New York Jets quarterback Tim Tebow has canceled a scheduled appearance at a Dallas megachurch whose pastor has drawn fire for his comments about homosexuality and other religious faiths.
Tebow was to speak twice on April 28 at First Baptist Dallas, the 11,000-strong congregation in Downtown Dallas led by the controversial Rev. Dr. Robert Jeffress.
Jeffress has ignited controversy in the past for calling Mormonism a "cult," Catholicism "the genius of Satan," Islam "heresy from the pit of hell" and homosexuality "a degradation of a person’s mind."
Tebow was one of a number of guest speakers scheuled in April to help First Dallas Baptist celebrate the grand opening of its new downtown campus.
Tebow tweeted his regret Thursday morning.
"While I was looking forward to sharing a message of hope and Christ's unconditional love with the faithful members of the historic First Baptist Church of Dallas in April, due to new information that has been brought to my attention, I have decided to cancel my upcoming appearance. I will continue to use the platform God has blessed me with to bring Faith, Hope and Love to all those needing a brighter day. Thank you for all of your love and support. God Bless!"
The quarterback didn't elaborate on what the "new information" was that caused him to change his mind.
First Dallas released the following statement on Tebow's cancellation Thursday morning:
The leaders and congregation of First Baptist Church Dallas are disappointed that New York Jets’ Quarterback Tim Tebow has announced he will no longer speak at First Baptist Church Dallas on April 28, 2013, as part of the month-long celebration events surrounding the grand opening of our new $130 million, state-of-the-art campus on Easter Sunday.
Mr. Tebow called Dr. Jeffress Wednesday evening saying that for personal and professional reasons he needed to avoid controversy at this time but would like to come to First Baptist Dallas to speak at a future date. We are saddened that Mr. Tebow felt pressure to back out of his long-planned commitment from numerous New York and national sports and news media who grossly misrepresented past comments made by our pastor, Dr. Robert Jeffress, specifically related to issues of homosexuality and AIDS, as well as Judaism.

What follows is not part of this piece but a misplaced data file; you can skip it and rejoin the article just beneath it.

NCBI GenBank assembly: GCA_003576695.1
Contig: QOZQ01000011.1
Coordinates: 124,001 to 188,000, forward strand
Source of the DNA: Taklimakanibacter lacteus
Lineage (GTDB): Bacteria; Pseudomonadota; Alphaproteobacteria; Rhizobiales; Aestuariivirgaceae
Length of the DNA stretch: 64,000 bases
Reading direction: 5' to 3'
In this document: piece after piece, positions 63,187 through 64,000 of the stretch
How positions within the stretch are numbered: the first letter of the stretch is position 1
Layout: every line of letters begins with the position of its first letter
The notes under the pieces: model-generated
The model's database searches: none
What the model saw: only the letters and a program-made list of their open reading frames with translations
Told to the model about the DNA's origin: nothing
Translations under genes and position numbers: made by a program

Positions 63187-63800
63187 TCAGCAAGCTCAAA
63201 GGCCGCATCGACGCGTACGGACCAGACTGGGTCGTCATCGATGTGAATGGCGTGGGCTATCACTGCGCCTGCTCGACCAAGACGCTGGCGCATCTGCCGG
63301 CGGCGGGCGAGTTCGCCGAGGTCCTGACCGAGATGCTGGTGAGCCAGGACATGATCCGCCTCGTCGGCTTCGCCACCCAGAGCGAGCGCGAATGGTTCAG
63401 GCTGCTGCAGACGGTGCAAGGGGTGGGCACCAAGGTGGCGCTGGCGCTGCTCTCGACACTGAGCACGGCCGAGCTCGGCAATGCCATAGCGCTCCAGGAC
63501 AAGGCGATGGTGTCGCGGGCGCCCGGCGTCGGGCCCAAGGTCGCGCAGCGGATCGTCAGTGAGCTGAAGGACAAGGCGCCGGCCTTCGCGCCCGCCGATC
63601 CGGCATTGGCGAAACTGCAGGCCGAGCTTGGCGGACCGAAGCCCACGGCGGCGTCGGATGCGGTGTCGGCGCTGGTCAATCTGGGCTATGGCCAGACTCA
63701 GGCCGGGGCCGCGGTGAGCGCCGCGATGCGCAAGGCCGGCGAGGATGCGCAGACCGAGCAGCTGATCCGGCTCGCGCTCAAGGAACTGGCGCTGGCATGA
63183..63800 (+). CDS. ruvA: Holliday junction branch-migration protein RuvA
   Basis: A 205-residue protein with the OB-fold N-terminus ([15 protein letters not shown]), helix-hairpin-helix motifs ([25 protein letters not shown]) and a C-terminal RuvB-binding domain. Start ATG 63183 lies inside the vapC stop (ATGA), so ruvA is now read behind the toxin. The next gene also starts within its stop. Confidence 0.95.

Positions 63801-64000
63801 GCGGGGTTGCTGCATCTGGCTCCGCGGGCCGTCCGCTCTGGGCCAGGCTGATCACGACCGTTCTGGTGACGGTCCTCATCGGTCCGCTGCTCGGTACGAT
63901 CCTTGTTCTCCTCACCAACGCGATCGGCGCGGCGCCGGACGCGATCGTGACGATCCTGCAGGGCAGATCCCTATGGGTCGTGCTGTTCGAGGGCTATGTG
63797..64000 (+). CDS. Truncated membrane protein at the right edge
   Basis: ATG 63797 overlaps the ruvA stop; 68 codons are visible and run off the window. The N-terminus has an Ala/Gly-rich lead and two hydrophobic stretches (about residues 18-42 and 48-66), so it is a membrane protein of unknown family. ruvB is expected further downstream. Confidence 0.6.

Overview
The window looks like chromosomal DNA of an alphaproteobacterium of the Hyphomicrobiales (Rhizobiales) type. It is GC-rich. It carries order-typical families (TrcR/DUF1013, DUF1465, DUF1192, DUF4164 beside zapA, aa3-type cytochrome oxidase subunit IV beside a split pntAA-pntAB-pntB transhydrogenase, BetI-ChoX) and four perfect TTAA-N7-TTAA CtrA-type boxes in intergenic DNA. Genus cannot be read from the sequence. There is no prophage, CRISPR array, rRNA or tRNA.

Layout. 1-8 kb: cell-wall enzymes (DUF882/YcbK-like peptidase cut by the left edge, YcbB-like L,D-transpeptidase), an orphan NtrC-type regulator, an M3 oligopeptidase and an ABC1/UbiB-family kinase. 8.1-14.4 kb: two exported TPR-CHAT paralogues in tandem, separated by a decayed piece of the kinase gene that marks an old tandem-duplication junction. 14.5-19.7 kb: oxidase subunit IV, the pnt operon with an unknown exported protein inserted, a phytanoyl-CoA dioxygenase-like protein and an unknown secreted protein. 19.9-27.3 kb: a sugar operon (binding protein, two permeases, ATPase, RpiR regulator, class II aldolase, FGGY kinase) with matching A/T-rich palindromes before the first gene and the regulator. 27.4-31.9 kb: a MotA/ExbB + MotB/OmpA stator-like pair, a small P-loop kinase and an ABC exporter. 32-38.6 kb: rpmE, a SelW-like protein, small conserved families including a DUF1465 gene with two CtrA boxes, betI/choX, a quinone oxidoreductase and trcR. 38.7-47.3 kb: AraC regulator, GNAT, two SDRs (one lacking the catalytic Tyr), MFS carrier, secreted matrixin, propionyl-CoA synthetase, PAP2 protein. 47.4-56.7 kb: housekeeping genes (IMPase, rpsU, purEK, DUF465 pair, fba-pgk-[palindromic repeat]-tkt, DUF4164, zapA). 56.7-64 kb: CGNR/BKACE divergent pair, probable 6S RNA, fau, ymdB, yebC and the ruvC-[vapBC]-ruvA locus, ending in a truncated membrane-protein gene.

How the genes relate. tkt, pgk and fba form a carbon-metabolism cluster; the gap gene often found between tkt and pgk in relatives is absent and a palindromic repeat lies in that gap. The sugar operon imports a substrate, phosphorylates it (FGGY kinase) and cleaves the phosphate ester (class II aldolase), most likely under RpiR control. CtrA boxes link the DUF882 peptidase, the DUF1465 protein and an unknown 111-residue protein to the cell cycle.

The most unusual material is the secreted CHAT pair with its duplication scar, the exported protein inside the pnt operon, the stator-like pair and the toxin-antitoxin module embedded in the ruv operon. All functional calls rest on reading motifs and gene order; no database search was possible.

As a Christian pastor, Dr. Jeffress takes a biblical approach to moral and social issues, closely following his duty to preach ‘the whole counsel of God,’ and not just address issues that are politically correct. First Baptist is a church built on the truth of Scripture, even though at times that approach can be perceived as controversial or counter to the prevailing winds of culture.
The reason for the recent media firestorm is not because the Word of God has changed, but because society has changed. More important, contrary to editorializing in the media, Dr. Jeffress shares a message of hope, not hate; salvation, not judgment; and a Gospel of God’s love, grace and new beginnings available to all.
Whatever Tebow's motivation for the schedule change, it's likely not stagefright. Tebow, who is well known for his strong religous beliefts, is no stranger to speaking at churches and just last Easter spoke to approximately 20,000 people at Celebration Church near Austin.